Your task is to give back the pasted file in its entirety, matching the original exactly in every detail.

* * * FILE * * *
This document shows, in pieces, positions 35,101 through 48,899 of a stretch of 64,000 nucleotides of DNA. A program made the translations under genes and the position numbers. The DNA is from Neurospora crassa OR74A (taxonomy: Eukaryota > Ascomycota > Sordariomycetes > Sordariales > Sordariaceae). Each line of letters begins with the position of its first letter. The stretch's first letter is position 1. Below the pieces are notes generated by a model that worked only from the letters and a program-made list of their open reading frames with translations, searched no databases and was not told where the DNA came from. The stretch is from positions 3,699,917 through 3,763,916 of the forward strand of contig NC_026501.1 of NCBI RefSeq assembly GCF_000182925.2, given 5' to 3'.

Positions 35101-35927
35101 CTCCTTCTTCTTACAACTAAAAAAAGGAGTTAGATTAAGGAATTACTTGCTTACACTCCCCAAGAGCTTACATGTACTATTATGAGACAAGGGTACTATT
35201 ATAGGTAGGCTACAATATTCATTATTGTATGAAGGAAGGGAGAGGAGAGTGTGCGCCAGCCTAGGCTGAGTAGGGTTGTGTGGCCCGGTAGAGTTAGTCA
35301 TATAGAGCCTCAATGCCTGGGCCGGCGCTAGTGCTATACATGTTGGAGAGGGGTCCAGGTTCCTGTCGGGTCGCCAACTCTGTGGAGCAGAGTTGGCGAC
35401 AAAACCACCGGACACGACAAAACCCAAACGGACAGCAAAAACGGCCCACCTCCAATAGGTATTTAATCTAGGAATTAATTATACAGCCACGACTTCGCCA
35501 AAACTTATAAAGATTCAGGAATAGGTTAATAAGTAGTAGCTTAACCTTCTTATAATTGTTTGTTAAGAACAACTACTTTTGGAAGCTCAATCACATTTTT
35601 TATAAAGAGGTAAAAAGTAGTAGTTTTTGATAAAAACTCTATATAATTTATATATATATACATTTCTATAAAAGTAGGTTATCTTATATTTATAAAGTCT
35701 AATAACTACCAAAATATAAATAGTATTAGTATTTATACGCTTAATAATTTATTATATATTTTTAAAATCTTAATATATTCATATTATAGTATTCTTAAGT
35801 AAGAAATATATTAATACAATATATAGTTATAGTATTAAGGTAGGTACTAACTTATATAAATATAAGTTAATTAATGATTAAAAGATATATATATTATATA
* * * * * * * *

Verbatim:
This document shows, in pieces, positions 35,101 through 48,899 of a stretch of 64,000 nucleotides of DNA. A program made the translations under genes and the position numbers. The DNA is from Neurospora crassa OR74A (taxonomy: Eukaryota > Ascomycota > Sordariomycetes > Sordariales > Sordariaceae). Each line of letters begins with the position of its first letter. The stretch's first letter is position 1. Below the pieces are notes generated by a model that worked only from the letters and a program-made list of their open reading frames with translations, searched no databases and was not told where the DNA came from. The stretch is from positions 3,699,917 through 3,763,916 of the forward strand of contig NC_026501.1 of NCBI RefSeq assembly GCF_000182925.2, given 5' to 3'.

Positions 35101-35927
35101 CTCCTTCTTCTTACAACTAAAAAAAGGAGTTAGATTAAGGAATTACTTGCTTACACTCCCCAAGAGCTTACATGTACTATTATGAGACAAGGGTACTATT
35201 ATAGGTAGGCTACAATATTCATTATTGTATGAAGGAAGGGAGAGGAGAGTGTGCGCCAGCCTAGGCTGAGTAGGGTTGTGTGGCCCGGTAGAGTTAGTCA
35301 TATAGAGCCTCAATGCCTGGGCCGGCGCTAGTGCTATACATGTTGGAGAGGGGTCCAGGTTCCTGTCGGGTCGCCAACTCTGTGGAGCAGAGTTGGCGAC
35401 AAAACCACCGGACACGACAAAACCCAAACGGACAGCAAAAACGGCCCACCTCCAATAGGTATTTAATCTAGGAATTAATTATACAGCCACGACTTCGCCA
35501 AAACTTATAAAGATTCAGGAATAGGTTAATAAGTAGTAGCTTAACCTTCTTATAATTGTTTGTTAAGAACAACTACTTTTGGAAGCTCAATCACATTTTT
35601 TATAAAGAGGTAAAAAGTAGTAGTTTTTGATAAAAACTCTATATAATTTATATATATATACATTTCTATAAAAGTAGGTTATCTTATATTTATAAAGTCT
35701 AATAACTACCAAAATATAAATAGTATTAGTATTTATACGCTTAATAATTTATTATATATTTTTAAAATCTTAATATATTCATATTATAGTATTCTTAAGT
35801 AAGAAATATATTAATACAATATATAGTTATAGTATTAAGGTAGGTACTAACTTATATAAATATAAGTTAATTAATGATTAAAAGATATATATATTATATA